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The minority Liberal government will make good on a pledge to bring in a national child care program worth $5 billion over five years, Prime Minister Paul Martin said yesterday.
Previous proposals have always foundered over the question of provincial funding, but the federal government plans to go it alone in hopes the provinces will join in, Martin said.
"This is the first time the national government has said we want to bring in a national system. We want to work with the provinces, but we will fund it and we would like to see it grow over time," Martin said.
"This is something that is very, very much needed. It's absolutely an idea whose time has come."
A national program would be of tremendous value to parents, especially women, he said.
Martin said Canadians expect the first minority government in a quarter century to succeed.
However, its success will depend very much on the opposition parties playing their part although he would not kowtow to them, he added.
"Canadians want to see the minority Parliament work, and fundamentally, I really do hope, that is the view of the other parties," said Martin.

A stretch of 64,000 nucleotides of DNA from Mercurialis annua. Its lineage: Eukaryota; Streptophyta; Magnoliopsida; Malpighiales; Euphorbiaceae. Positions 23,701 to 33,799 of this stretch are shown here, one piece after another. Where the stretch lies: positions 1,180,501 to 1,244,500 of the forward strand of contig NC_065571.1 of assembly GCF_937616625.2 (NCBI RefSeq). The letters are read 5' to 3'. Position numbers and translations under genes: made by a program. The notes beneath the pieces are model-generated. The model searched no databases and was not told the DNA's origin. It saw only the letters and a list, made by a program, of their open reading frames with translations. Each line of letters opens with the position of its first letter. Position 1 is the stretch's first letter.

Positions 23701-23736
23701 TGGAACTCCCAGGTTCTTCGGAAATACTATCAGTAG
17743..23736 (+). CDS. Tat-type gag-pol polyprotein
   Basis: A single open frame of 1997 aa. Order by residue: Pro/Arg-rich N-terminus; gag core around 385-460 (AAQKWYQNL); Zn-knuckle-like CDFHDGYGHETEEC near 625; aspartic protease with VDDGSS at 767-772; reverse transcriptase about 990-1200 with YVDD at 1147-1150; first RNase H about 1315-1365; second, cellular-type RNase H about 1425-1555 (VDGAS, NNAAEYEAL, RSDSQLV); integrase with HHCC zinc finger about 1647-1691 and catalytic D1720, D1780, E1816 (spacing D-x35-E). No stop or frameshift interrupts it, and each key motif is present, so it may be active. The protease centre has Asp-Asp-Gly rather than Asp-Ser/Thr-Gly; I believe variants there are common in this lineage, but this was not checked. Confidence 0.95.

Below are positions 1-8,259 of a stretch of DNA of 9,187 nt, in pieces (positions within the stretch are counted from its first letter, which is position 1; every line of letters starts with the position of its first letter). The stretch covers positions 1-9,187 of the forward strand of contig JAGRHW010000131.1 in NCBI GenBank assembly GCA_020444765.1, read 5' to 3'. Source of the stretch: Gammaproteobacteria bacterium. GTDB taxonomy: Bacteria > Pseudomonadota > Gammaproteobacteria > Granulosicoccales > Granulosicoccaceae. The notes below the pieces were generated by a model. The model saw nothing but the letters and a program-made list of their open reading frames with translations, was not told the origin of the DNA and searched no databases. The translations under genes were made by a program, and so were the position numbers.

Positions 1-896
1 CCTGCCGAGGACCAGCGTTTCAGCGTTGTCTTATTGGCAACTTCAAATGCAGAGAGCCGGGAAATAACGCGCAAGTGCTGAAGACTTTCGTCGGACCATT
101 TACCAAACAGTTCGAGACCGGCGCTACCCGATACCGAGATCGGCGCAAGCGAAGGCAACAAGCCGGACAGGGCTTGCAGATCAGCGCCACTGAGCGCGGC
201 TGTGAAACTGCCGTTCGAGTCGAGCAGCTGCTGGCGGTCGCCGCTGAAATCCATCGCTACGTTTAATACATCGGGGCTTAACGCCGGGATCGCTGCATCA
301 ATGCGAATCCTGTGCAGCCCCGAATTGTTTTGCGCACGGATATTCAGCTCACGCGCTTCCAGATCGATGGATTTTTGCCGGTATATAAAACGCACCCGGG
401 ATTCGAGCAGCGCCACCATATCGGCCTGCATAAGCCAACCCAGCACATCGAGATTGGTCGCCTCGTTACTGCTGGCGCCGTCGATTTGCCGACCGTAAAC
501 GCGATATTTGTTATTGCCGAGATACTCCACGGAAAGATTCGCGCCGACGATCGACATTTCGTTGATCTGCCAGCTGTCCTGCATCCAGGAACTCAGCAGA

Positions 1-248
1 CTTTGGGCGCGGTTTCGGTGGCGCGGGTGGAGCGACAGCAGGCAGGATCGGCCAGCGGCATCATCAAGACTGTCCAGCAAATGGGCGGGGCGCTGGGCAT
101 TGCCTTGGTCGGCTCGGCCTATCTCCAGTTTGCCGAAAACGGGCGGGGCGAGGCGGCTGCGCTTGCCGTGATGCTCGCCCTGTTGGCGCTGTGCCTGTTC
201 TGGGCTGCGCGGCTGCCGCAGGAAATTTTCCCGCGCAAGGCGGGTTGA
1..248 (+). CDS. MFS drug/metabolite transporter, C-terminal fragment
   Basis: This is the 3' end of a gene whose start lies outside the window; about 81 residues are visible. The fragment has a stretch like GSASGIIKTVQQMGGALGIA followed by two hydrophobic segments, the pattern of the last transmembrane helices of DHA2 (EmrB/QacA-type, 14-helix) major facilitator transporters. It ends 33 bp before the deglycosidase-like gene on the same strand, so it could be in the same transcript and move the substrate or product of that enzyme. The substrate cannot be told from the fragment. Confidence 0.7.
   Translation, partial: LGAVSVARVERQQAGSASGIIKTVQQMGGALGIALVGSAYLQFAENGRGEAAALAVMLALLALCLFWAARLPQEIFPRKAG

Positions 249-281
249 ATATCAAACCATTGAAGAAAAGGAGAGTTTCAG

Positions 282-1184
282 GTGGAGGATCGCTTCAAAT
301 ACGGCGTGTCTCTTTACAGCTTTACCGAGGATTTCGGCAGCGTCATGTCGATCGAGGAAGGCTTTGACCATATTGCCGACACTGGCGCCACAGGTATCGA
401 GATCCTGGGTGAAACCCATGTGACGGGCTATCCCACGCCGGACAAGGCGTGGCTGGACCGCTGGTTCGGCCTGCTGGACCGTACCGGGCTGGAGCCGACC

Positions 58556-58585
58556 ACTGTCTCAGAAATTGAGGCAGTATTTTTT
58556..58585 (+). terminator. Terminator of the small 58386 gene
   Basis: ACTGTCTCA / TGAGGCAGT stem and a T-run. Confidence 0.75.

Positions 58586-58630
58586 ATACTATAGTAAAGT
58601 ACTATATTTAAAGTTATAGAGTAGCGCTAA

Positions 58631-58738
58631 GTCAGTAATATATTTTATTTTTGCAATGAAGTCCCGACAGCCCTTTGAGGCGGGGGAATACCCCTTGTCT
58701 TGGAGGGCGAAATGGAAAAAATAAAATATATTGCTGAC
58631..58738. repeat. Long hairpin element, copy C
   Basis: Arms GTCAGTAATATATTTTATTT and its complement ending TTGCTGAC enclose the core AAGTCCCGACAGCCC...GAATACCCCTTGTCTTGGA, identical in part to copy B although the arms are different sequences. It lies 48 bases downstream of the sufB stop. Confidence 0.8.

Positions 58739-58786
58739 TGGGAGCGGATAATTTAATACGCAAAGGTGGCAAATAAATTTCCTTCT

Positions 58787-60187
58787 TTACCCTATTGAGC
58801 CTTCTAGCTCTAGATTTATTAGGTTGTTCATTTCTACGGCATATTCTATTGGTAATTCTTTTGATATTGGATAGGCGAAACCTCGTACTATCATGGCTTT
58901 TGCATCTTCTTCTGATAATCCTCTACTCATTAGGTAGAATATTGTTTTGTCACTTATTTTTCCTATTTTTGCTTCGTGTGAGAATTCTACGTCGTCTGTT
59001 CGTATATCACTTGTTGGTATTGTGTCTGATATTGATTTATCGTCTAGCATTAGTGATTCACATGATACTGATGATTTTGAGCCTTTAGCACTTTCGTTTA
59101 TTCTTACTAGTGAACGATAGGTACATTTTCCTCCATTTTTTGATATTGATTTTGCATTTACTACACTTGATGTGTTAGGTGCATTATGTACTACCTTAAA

"We've been very open with them. We're prepared to consult with them. (But) we have our agenda and we were elected on our agenda so we intend to carry it through."
Martin said he was heading back to Ottawa to put the finishing touches on next week's speech from the throne, which had to be at the printers early Saturday morning.
There would be "no surprises" in the throne speech, which the Liberal government will use to lay out its legislative vision and attempt to persuade the opposition to support it, he said.
"The throne speech is going to make it very clear that we intend to govern, we intend to get results."
The prime minister said the recent health-funding deal he worked out with the provinces is an indication that he is capable of getting results.
- reprinted from the Winnipeg Free Press